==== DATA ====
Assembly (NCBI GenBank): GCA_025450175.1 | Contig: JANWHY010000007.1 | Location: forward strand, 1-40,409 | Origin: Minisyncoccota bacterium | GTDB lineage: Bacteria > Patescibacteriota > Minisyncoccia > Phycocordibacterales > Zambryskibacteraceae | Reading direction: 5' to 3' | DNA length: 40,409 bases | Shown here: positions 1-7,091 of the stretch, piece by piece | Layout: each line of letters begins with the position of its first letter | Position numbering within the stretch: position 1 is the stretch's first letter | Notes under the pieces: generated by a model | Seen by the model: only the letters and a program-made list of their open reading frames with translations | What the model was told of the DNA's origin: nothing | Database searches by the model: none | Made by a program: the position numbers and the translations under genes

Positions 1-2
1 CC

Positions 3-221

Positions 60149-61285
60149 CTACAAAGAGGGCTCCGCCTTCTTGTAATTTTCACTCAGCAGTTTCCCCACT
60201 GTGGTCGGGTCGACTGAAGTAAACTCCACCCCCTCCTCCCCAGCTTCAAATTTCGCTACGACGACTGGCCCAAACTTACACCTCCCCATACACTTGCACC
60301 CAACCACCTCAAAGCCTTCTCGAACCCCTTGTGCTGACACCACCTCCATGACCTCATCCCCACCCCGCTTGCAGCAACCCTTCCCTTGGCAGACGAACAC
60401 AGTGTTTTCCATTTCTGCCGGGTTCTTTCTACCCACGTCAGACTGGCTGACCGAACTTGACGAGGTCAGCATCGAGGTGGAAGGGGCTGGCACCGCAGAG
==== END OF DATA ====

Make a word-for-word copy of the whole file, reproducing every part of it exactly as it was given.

Assembly (NCBI GenBank): GCA_025450175.1 | Contig: JANWHY010000007.1 | Location: forward strand, 1-40,409 | Origin: Minisyncoccota bacterium | GTDB lineage: Bacteria > Patescibacteriota > Minisyncoccia > Phycocordibacterales > Zambryskibacteraceae | Reading direction: 5' to 3' | DNA length: 40,409 bases | Shown here: positions 1-7,091 of the stretch, piece by piece | Layout: each line of letters begins with the position of its first letter | Position numbering within the stretch: position 1 is the stretch's first letter | Notes under the pieces: generated by a model | Seen by the model: only the letters and a program-made list of their open reading frames with translations | What the model was told of the DNA's origin: nothing | Database searches by the model: none | Made by a program: the position numbers and the translations under genes

Positions 1-2
1 CC

Positions 3-221

Positions 60149-61285
60149 CTACAAAGAGGGCTCCGCCTTCTTGTAATTTTCACTCAGCAGTTTCCCCACT
60201 GTGGTCGGGTCGACTGAAGTAAACTCCACCCCCTCCTCCCCAGCTTCAAATTTCGCTACGACGACTGGCCCAAACTTACACCTCCCCATACACTTGCACC
60301 CAACCACCTCAAAGCCTTCTCGAACCCCTTGTGCTGACACCACCTCCATGACCTCATCCCCACCCCGCTTGCAGCAACCCTTCCCTTGGCAGACGAACAC
60401 AGTGTTTTCCATTTCTGCCGGGTTCTTTCTACCCACGTCAGACTGGCTGACCGAACTTGACGAGGTCAGCATCGAGGTGGAAGGGGCTGGCACCGCAGAG